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With Oscar nominations due to be unveiled Jan. 23, there are lots of predictions floating around.
"She's definitely getting a nomination." "He's a real long shot to hear his name called."
We hear these things all the time, but to really know precisely how definite or long-shot a nomination is, it's helpful to use math. Every year, I calculate the probabilities that each possible nominee will be selected by the Oscars in advance of the nominations announcement.
The method is straightforward: I ask my computer to determine how well various guild awards and critic groups have predicted the Oscar nominees in the past, and then assign credit to the recipients of those awards during the present Oscar season. The better an awards show has historically done at predicting a given category, the more weight that awards show is assigned.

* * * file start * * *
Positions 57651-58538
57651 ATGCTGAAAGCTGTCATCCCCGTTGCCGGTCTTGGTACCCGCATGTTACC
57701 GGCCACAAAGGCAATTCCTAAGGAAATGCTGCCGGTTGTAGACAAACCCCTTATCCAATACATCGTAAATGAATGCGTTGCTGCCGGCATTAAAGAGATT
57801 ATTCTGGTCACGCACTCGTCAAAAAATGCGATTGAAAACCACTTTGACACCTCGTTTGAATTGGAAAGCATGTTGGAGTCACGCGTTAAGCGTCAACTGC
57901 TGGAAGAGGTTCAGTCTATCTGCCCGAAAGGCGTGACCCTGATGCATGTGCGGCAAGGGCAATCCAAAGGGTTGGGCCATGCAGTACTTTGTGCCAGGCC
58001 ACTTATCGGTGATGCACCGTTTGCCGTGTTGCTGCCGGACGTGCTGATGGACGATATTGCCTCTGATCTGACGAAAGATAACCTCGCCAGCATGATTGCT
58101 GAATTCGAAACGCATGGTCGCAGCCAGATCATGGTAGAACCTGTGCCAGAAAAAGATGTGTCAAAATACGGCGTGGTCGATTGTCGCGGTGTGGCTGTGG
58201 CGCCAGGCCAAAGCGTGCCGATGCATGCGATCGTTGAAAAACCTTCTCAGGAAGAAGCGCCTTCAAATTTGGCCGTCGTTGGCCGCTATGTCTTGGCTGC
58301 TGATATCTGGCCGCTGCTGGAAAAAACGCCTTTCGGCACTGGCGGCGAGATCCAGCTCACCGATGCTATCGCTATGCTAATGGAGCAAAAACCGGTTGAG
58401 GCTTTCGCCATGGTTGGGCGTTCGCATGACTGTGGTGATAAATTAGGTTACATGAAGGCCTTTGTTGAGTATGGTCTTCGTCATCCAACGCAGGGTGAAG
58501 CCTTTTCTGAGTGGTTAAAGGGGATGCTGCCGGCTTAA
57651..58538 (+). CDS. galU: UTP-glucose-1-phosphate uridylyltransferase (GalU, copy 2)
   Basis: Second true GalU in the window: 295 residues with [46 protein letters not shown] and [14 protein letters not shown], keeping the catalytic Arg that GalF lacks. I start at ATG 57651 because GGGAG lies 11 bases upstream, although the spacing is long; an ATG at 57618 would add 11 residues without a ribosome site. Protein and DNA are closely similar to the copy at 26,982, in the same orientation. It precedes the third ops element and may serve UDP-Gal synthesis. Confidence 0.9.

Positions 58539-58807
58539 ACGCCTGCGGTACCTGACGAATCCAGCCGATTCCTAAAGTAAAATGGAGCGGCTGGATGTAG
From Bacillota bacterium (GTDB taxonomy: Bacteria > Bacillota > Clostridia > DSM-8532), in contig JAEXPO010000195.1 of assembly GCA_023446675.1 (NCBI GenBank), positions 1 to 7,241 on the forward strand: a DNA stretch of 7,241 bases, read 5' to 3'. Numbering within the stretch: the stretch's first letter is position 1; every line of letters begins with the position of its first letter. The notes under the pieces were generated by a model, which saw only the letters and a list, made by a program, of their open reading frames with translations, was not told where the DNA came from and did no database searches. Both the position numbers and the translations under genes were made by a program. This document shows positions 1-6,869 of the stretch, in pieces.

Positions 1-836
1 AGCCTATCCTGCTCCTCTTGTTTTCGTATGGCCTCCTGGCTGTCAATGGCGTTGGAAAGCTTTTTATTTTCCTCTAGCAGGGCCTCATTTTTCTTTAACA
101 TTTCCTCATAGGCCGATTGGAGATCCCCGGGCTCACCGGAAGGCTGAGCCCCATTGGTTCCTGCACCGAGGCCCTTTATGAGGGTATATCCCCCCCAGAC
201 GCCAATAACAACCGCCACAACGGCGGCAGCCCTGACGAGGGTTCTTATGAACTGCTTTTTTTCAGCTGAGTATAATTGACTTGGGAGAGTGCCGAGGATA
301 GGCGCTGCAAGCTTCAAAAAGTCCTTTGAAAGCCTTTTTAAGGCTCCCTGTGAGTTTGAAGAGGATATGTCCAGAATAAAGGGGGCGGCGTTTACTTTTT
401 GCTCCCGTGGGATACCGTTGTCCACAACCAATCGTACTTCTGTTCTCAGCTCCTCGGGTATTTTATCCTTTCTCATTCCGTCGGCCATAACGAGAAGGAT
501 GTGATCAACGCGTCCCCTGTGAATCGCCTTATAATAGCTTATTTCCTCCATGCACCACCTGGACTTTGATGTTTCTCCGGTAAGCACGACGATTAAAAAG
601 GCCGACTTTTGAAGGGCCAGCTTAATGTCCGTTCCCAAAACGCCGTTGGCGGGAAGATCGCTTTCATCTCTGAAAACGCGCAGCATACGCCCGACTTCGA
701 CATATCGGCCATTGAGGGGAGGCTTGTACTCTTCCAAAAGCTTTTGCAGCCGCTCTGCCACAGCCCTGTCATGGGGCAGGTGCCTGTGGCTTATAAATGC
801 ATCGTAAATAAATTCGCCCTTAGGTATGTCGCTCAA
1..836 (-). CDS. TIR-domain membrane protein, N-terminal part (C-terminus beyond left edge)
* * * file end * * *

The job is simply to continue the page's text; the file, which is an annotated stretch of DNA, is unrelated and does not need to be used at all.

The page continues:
Not only do the percentages below tell us the likelihood of each film, director, actor, or actress getting nominated, but they also serve as approximate standings for the current state of each race, because a more likely nominee is also a more likely winner. Of course, those standings have plenty of time to change between now and March 4, when the Oscars will be handed out.
Ben Zauzmer (@BensOscarMath) uses math to predict and write about the Oscars for The Hollywood Reporter. He recently graduated from Harvard with a degree in applied math, and he now works as a baseball analyst for the Los Angeles Dodgers.
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